On 1 September 2020, Alexey Sutuga, one of Russia’s most famous antifascists, died in Moscow under tragic circumstances. He is survived by a ten-year-old son, and where there was once a politically curious and active person, there is now a gaping hole. He was forced to pay a high price for this curiosity and engagement in numerous ways. He’ll be remembered as a humorous and upstanding guy who had close ties with many people beyond Russia’s borders, and for his skills as a mediator, which he often used and which were widely appreciated, despite his chequered past. Since the end of August, many have expressed their respect for him as a person and for what he did through condolences or at events to show their solidarity in Russia and beyond—in Israel, Poland, Ukraine, Belarus, and Germany.
From an early age, Alexey, originally from Irkutsk in Siberia, openly adopted an antifascist stance and became involved with “Autonomous Action”, an anarcho-communist group, before becoming one of Russia’s first RASH skinheads (Red and Anarchist Skinheads). His friends gave him the nickname Socrates, as he often quoted the philosopher Socrates from Plato’s works. Early on, he learned the high price one might have to pay for being politically active in Russia: in 2007, he participated in a campsite protest near Irkutsk against a planned uranium enrichment facility, which was set upon by fascists during the night. During the attack, 26-year-old Ilya Borodaenko was killed. Seven more were wounded, some of whom severely, among them Alexey.
Philipp Gliesche works at the Rosa-Luxemburg-Stiftung’s Europe Unit as a Project Manager for Russia and Ukraine.
In Moscow, where he moved shortly afterwards, the situation in the 2000s was marked by extreme violence and numerous deaths within the context of political clashes. Migrants from the Caucasus and Central Asia in particular, as well as students from Africa, were victims of racist violence. Meetings and concerts that did not exclusively attract antifascist and punk crowds also became the target of, and were defenceless against, violent fascist attacks. As a result of these experiences, Ivan Khutorskoy and Fedor Filatov began to organize security for events and offered self-defence classes. Since he knew them both, Alexey was increasingly involved in this project right up until his death. Event security not only became more professional, but it also ensured that the number of attacks on events in Moscow decreased. Khutorskoy and Filatov paid for their political commitment and their fame with their lives; Fedor Filatov was stabbed outside his home in 2008, Ivan Khutorskoy was shot in his staircase a year later. Both were murdered by members of the Militant Organization of Russian Nationalists (BORN).
In 2011 and 2014, Alexey was convicted on charges of grievous bodily harm during political clashes which could not be elucidated entirely in court. During the second trial, he was sentenced to three years and one month in a labour camp in the Irkutsk region. This camp is known for its terrible conditions; furthermore, he was repeatedly put in solitary confinement. The Russian human rights organization, Memorial, added his name to their list of political prisoners. After he was released, he spoke publicly on talk shows and events, despite being aware of the risk involved. He gave up his straight-edge lifestyle (the complete abstinence of all forms of drugs) and faced difficulties finding work because of his criminal record. He nonetheless remained politically active: he continued to work as a security guard at concerts and feminist events, he supported victims of political trials and political prisoners, as well as victims of torture inflicted by Russian state entities. He was linked to the Rosa-Luxemburg-Stiftung through a research project on (extra)-parliamentary networks of right-wing extremists in Europe.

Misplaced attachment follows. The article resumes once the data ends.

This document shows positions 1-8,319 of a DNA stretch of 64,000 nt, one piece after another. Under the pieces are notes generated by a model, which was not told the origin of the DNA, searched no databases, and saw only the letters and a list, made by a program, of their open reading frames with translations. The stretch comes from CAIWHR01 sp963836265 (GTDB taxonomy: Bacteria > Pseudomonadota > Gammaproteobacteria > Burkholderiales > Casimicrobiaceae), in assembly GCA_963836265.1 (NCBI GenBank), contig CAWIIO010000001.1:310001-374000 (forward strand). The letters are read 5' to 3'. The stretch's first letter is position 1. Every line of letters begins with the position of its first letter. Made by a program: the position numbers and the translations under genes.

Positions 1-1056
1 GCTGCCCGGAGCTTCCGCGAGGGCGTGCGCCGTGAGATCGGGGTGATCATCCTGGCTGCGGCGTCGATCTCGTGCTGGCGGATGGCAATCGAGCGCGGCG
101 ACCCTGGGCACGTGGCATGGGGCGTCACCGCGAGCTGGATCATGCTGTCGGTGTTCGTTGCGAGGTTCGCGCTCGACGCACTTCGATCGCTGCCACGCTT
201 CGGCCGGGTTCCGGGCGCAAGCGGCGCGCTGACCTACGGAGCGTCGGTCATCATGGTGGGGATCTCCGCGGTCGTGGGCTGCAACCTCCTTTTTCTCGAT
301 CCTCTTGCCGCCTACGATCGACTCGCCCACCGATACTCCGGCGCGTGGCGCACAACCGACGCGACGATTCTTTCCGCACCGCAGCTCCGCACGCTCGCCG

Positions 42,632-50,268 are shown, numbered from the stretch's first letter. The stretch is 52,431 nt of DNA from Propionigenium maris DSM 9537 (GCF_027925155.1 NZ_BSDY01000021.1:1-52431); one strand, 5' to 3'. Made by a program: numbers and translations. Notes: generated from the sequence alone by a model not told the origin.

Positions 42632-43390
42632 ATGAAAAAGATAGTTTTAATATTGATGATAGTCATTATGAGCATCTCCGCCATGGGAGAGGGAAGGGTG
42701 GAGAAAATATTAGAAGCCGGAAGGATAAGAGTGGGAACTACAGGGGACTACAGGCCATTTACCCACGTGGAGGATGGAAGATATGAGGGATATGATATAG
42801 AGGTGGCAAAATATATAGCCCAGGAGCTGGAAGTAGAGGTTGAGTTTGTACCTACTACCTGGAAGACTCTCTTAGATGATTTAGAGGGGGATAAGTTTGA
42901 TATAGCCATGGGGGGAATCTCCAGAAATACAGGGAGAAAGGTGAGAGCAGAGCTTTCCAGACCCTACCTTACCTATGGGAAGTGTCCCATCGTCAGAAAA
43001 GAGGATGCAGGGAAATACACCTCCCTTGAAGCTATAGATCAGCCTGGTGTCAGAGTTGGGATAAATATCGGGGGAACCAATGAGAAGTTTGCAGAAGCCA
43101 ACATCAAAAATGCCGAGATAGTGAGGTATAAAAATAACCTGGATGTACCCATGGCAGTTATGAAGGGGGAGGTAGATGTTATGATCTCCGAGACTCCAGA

He reconciled himself with what he endured while incarcerated in his book Prison Dialogues, published in May of this year, in which he wrote the following, “In Russia, a person will end up behind bars sooner or later, especially if they have a particular lifestyle or because of what they do. What I fought for was bound to have these consequences sooner or later.”
Alexey spent the evening of 23 August in central Moscow with acquaintances. After one of the group got into an altercation with a saleswoman in a shop, they were pursued by four men. In the scuffle that ensued, a fall led to a serious head injury, which resulted in a coma. Four men were arrested the same night and remain in custody, a trial is pending. A political motive seems to have been excluded. Only a few days later, on 1 September, at the age of 34, AleAlexeyksej did not wake from his coma. A public memorial service was organized at the Sakharov Center in Moscow on 19 September, followed by a funeral for close family. His family is raising money to cover legal fees and the costs of the funeral.